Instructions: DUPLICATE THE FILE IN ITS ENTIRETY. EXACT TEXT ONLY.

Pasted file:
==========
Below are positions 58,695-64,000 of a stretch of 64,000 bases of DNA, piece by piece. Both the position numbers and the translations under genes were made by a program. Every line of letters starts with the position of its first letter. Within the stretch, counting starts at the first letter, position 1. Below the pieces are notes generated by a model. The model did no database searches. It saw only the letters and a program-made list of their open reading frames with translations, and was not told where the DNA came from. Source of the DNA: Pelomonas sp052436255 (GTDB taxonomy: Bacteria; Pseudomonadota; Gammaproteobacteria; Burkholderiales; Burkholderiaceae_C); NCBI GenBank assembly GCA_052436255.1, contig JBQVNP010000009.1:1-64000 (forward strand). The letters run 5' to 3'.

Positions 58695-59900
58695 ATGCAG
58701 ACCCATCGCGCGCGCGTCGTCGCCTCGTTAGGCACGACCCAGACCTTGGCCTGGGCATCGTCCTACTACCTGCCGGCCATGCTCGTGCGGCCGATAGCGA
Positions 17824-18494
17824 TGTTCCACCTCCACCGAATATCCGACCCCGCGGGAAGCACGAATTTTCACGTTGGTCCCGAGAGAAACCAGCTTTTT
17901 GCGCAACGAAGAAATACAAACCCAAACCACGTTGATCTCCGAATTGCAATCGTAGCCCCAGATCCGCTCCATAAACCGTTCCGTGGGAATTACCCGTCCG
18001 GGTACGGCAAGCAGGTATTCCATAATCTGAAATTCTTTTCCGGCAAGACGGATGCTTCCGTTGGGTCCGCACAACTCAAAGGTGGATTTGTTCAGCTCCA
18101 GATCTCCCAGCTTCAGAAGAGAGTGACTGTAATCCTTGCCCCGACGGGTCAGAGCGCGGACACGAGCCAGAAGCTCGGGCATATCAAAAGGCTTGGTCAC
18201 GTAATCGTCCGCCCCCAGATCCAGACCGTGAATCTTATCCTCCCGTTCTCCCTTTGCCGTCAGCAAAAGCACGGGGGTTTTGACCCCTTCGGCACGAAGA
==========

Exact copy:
Below are positions 58,695-64,000 of a stretch of 64,000 bases of DNA, piece by piece. Both the position numbers and the translations under genes were made by a program. Every line of letters starts with the position of its first letter. Within the stretch, counting starts at the first letter, position 1. Below the pieces are notes generated by a model. The model did no database searches. It saw only the letters and a program-made list of their open reading frames with translations, and was not told where the DNA came from. Source of the DNA: Pelomonas sp052436255 (GTDB taxonomy: Bacteria; Pseudomonadota; Gammaproteobacteria; Burkholderiales; Burkholderiaceae_C); NCBI GenBank assembly GCA_052436255.1, contig JBQVNP010000009.1:1-64000 (forward strand). The letters run 5' to 3'.

Positions 58695-59900
58695 ATGCAG
58701 ACCCATCGCGCGCGCGTCGTCGCCTCGTTAGGCACGACCCAGACCTTGGCCTGGGCATCGTCCTACTACCTGCCGGCCATGCTCGTGCGGCCGATAGCGA
Positions 17824-18494
17824 TGTTCCACCTCCACCGAATATCCGACCCCGCGGGAAGCACGAATTTTCACGTTGGTCCCGAGAGAAACCAGCTTTTT
17901 GCGCAACGAAGAAATACAAACCCAAACCACGTTGATCTCCGAATTGCAATCGTAGCCCCAGATCCGCTCCATAAACCGTTCCGTGGGAATTACCCGTCCG
18001 GGTACGGCAAGCAGGTATTCCATAATCTGAAATTCTTTTCCGGCAAGACGGATGCTTCCGTTGGGTCCGCACAACTCAAAGGTGGATTTGTTCAGCTCCA
18101 GATCTCCCAGCTTCAGAAGAGAGTGACTGTAATCCTTGCCCCGACGGGTCAGAGCGCGGACACGAGCCAGAAGCTCGGGCATATCAAAAGGCTTGGTCAC
18201 GTAATCGTCCGCCCCCAGATCCAGACCGTGAATCTTATCCTCCCGTTCTCCCTTTGCCGTCAGCAAAAGCACGGGGGTTTTGACCCCTTCGGCACGAAGA